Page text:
When I came to New York I had thought I might escape from the woes of Greece and the eurozone, if only for a weekend. I had not reckoned with the owner and manager of the local hotel diner, where I was staying – part of the large and ever-present Greek population in New York.
Some of them, like the manager, were born in Greece, and even though they haven't lived there for decades still have family there and visit once or twice a year. Others, like their sons and daughters, have an interest in the place, as if they had just got off the boat.
Forget the U.S. election – every one of them was obsessed with talking to me about what was going to happen to Greece and the battle of austerity over growth. FULL POST
Davos, Switzerland (CNN) – I have arrived in Davos, a few days ahead of the World Economic Forum. Getting here early before the hot air starts rising from the WEF gives me a chance to witness this elite mountain resort without the fuss and to think about what might happen at this year's junket. Writing this I can see the last straggler skiers enjoying this year's superb snow - the best in a decade - which frankly is more than can be said for the prospects for this year's forum. I think this will be one of the most complicated and will produce relatively little by way of initiative and solutions.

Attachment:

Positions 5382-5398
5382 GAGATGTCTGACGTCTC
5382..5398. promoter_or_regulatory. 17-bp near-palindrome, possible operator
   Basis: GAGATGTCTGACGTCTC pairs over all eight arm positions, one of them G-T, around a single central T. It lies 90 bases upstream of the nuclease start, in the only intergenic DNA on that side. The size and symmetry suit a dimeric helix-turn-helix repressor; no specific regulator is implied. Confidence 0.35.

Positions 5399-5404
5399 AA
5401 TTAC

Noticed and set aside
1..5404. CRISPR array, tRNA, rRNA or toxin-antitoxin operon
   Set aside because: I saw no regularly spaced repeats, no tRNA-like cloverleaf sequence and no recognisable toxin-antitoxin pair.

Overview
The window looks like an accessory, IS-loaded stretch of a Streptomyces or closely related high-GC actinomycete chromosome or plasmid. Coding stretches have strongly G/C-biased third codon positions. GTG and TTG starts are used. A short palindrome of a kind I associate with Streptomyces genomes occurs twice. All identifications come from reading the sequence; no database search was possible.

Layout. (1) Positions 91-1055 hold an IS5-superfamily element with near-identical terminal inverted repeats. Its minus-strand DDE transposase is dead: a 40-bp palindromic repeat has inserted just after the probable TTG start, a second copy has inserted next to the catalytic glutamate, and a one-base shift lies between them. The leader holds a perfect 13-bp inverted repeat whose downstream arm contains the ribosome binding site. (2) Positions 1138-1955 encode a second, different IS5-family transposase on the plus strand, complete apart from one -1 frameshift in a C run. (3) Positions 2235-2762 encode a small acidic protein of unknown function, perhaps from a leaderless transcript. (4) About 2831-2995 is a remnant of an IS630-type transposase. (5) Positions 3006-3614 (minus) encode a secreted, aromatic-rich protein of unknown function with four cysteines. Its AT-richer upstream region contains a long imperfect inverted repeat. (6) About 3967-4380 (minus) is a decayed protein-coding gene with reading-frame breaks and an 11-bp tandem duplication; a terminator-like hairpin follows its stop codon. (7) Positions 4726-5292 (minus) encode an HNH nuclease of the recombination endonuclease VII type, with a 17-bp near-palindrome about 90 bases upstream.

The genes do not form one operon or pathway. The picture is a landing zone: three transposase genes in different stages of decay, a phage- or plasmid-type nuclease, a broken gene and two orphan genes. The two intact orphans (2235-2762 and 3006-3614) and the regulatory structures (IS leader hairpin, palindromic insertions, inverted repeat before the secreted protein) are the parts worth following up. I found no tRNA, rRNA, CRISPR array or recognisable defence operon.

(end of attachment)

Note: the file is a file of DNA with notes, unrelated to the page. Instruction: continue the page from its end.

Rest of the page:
It will be "Davos do little."
(CNN) – With the flood of woeful financial news coming out of Greece and Italy, it’s easy to forget something Goldman Sach’s Jim O’Neill is quick to point out – the world doesn’t depend on Greece and Italy.
“This year the increase in China’s GDP will be the equivalent of creating three new Greek economies. The increase in the BRIC countries GDP’s –that’s China along Russia Brazil and India – will be close to the equivalent of creating another Italy,” said O’Neill, who coined the term BRIC to refer to the developing economic titans of Brazil, Russia, India and China.
“So yes, we’ve got enormous problems in the core of the developed world, but that isn’t the modern global economy. The world will probably grow by close to 4% next year despite the fact that the euro might be in recession.”
Athens, Greece - What a difference a day can make. It's saturday and Greek Prime Minister George Papandreou has survived the midnight confidence vote, seen President Karolos Papoulias and is now going about forming a coalition government with a few smaller parties.